MBS Day Ahead: Defensive Shift is a Cause For Concern; Yields Struggling With an Important Floor
The GA senate election shift is old news. It did the damage it was always likely to do, but bonds had a good show of support by the end of the following week. That made good enough sense considering the pandemic is driving the market and the pandemic can’t be quickly defeated. But it’s worth noting that the pandemic is also driving central bank policy, and when those policies are tweaked–even subtly–bonds can and will react. This morning’s change to the ECB’s PEPP is the latest example.
If you didn’t click the link above, the nutshell version is this: the European Central Bank made a subtle change to its pandemic relief bond buying program that COULD mean it will buy slightly less than the maximum amounts. When these programs are initially announced, markets account for a scheduled amount of bond purchases (good for rates). If central banks say or do something to call those amounts into question, bond markets adjust their expectations accordingly (bad for rates). That’s what we’re seeing this morning.
Additionally, ECB President Lagarde made several remarks during today’s press conference that weren’t entirely negative/downbeat. Bonds reacted to those too.
The net effect is a moderate amount of upward pressure in bond yields today. While this isn’t the biggest day of selling we’ve seen recently (not by a long shot), it comes at an inopportune time. 10yr yields have been trying for days to break below 1.075%. They’ve come within 1bp of that EVERY day for the past 6 days, and they’ve actually touched that level on 4 of those days–with the wee hours of this morning providing the most recent example. The bounce was already in place before the ECB policy announcement and press conference, but those events added to the weakness.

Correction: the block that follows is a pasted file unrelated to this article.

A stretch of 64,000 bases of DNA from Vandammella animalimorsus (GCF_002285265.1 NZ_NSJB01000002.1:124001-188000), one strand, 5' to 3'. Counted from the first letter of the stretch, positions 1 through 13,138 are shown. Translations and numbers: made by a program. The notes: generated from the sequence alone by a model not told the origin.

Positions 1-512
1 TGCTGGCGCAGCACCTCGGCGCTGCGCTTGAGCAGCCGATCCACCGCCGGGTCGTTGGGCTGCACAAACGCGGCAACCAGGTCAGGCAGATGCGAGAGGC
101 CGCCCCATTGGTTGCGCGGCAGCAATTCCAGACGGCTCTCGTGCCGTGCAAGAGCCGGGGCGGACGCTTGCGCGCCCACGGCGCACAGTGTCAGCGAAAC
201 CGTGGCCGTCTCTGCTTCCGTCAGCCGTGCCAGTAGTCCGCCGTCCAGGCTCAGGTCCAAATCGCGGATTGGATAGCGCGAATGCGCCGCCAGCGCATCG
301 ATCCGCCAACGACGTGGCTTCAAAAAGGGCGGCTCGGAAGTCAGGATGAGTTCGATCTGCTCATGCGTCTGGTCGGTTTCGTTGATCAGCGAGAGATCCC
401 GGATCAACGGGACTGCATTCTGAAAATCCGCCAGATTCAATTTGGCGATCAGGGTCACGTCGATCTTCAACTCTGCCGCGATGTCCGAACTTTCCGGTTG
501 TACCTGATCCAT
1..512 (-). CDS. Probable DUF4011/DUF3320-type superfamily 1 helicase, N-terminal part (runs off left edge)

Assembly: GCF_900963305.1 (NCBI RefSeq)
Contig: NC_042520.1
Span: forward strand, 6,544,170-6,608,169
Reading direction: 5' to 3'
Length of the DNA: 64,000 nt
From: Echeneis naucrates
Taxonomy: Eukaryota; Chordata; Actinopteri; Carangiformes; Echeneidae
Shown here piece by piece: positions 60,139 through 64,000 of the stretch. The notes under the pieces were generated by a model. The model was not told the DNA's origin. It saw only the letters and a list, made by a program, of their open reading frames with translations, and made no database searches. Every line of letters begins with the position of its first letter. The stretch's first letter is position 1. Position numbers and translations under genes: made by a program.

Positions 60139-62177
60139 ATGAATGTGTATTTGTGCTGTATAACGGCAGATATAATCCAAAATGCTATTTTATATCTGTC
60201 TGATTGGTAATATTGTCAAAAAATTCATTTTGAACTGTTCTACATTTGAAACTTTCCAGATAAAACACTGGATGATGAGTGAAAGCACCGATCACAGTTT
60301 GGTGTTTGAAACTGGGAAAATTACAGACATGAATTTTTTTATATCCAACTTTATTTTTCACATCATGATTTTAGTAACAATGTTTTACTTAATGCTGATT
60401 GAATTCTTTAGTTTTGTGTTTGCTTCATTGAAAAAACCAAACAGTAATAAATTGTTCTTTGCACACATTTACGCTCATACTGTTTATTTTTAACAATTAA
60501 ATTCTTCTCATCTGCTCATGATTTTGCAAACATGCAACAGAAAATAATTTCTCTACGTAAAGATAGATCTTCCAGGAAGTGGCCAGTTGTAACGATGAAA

NOTE: on the chart above, the simultaneous sell-off in stocks and bonds is a hallmark of a reaction to lower expectations from a major central bank (central bank bond buying is typically considered a rising tide that lifts all ships, i.e. good for stocks and bonds).
Another note on the chart above is that it was created at the worst point of the morning so far. We’ve bounced a bit since then, which is reassuring in the short term. In the bigger picture, however, let’s go back to that 1.075% level. We have been a bit worried that the friendly bounce last Tuesday continually failed to materialize into a deeper, positive correction. 1.075% has quickly become the waterloo for said correction. That’s the level to beat at the moment (and it has yet to be beaten). The risk here is that yields are simply consolidating the recent weakness before another jump. The longer we fail to break 1.075%, the greater the danger.
MBS Pricing Snapshot
Pricing shown below is delayed, please note the timestamp at the bottom. Real time pricing is available via MBS Live.
103-04 : -0-03
1.1130 : +0.0230
|Pricing as of 1/21/21 9:54AMEST|
Tomorrow’s Economic Calendar